HC Deb 23 March 1905 vol 143 cc978-1013

"That a Supplementary sum, not exceeding £550, 000, be granted to His Majesty, to defray the Charge which will come in course of payment during the war ending on the 31st day of March, 1905, for additional Expenditure in respect of following Army services, Viz;—

Vote 1. Pay, etc., of the Army 985, 000
Vote 2. 2. Medical Establishments Pay, etc. 21, 000
Vote 6. Transport and Remounts 265, 000
Vote 7. Provisions, Forage, and other supplies 260, 000
Vote 12. Miscellaneous Effective Services 2, 000
Vote 14. Retired Pay, Half-Pay, and other non-effective charges for Officers, etc. 1, 000
Vote 15. Pensions and other non-effective charges for Warrant Officers, Non-Commissioned Officers, Men, and others 2, 000
1, 536, 000
Less Surpluses on other Votes 386, 000
1, 150, 000
Deduct Excess Appropriations in Aid 600, 000
£550, 000

Resolution further considered—

MR. COURTENAY WARNER (Staffordshire, Lichfield)

said he had not quite finished his speech the other evening when he was interrupted by the rules of debate, but he did not think he need occupy many more minutes, especially as there were several hon. Members on his side of the House who wished to take the opportunity afforded by that Vote of bringing forward a number of grievances. He had refrained from going into questions of detail, but he might remind the House that only within the last hour or so one of his complaints had received confirmation in an Answer to a Question which disclosed the fact that a large quantity of suits of clothes were disposed of by the War Office after the end of the war in South Africa at a reduction of forty per. cent, on the cost price. He thought that it was an illustration of what was going on in the War Office at the present time. There was a growing feeling among both soldiers and civilians all over the country that the War Office was not being managed economically and satisfactorily.

Both sides of the House last year greeted the appointment of the new I Secretary for War with acclamation because they believed he was a reformer I who would carry out reforms in the direction of economy. The Secretary for War had been a consistent critic of the extravagance of the War Office, and he had pledged himself over and over again to do what be could to secure a thorough investigation in regard to these matters. In his speech in introducing the Estimates last year he confessed that they did not represent his idea of what ought to be the character or scale of expenditure on the Army. That led them to believe that in the right hon. Gentleman they had one who intended to enforce economy at the War Office in every possible way, and to secure the reduction of the very unnecessary expenditure which undoubtedly was there going on. The present year's Estimates, however, showed that the reductions which the right hon. Gentleman had been able to make during the first year of his office were infinitesimally small. It was true he prided himself last year on making a reduction on the normal Estimates of £280, 000, but the greater part of that was secured merely by wiping out altogether the Militia Reserves. This year they had a deficiency in the Estimates, and unfortunately they had no pledge for future economies. The new Estimates had already been printed, and they had been enabled to gather from them that there was to be no substantial reduction in the coming year. The intentions of the right hon. Gentleman had, no doubt, been very good, but it was to be feared that there were those at the War Office who had secured control over him, and were preventing him from obtaining any substantial reductions.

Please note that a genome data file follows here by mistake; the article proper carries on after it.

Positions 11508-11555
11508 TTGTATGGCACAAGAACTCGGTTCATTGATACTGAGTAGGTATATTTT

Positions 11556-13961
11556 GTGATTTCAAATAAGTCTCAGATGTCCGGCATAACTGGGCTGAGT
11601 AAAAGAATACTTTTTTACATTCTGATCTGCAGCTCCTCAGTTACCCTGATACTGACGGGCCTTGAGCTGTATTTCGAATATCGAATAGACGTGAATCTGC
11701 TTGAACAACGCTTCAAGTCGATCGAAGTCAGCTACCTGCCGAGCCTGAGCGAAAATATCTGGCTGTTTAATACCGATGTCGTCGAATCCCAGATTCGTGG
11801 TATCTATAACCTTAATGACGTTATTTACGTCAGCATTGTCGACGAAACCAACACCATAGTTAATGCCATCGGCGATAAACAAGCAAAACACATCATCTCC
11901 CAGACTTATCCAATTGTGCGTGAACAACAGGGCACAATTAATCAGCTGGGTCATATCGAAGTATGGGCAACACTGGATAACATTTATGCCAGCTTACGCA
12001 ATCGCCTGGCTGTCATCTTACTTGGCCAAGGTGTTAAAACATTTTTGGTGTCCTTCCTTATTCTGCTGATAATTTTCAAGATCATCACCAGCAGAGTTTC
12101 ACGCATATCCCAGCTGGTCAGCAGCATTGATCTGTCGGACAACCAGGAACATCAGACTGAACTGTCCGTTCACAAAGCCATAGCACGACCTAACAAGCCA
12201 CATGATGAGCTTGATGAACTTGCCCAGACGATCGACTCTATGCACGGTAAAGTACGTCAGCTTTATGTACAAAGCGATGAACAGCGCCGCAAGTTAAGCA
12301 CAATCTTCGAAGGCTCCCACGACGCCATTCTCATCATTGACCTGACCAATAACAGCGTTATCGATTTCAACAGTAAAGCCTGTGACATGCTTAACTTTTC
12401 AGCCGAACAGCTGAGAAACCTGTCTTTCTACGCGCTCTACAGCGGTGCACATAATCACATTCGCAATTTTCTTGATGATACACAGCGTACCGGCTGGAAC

Unless substantial improvements were brought about swiftly, he feared that feeling in the country would rise to such an extent that the Army must suffer in years to come. They wanted not a slight reduction, but a very large curtailment, and the nation would insist upon that. This Vote a fforded them the first opportunity they had had of showing their determination to secure a reasonable diminution in the Army Estimates. If they could only prevent excessive expenditure in the present year, they might rely upon it that in future years it would be a more easy task, and they would have submitted to them Estimates which were complete in themselves, and which would not have to be added to by Supplementary Estimates and additional Votes. He hoped the House would tell the gentlemen who now controlled the War Office that economies must be made, that the economies promised last year must be carried out, and he trusted that such a lesson would be given as would ensure the economic administration of the War Office in the future. He begged to move the reduction of the Vote by £250, 000.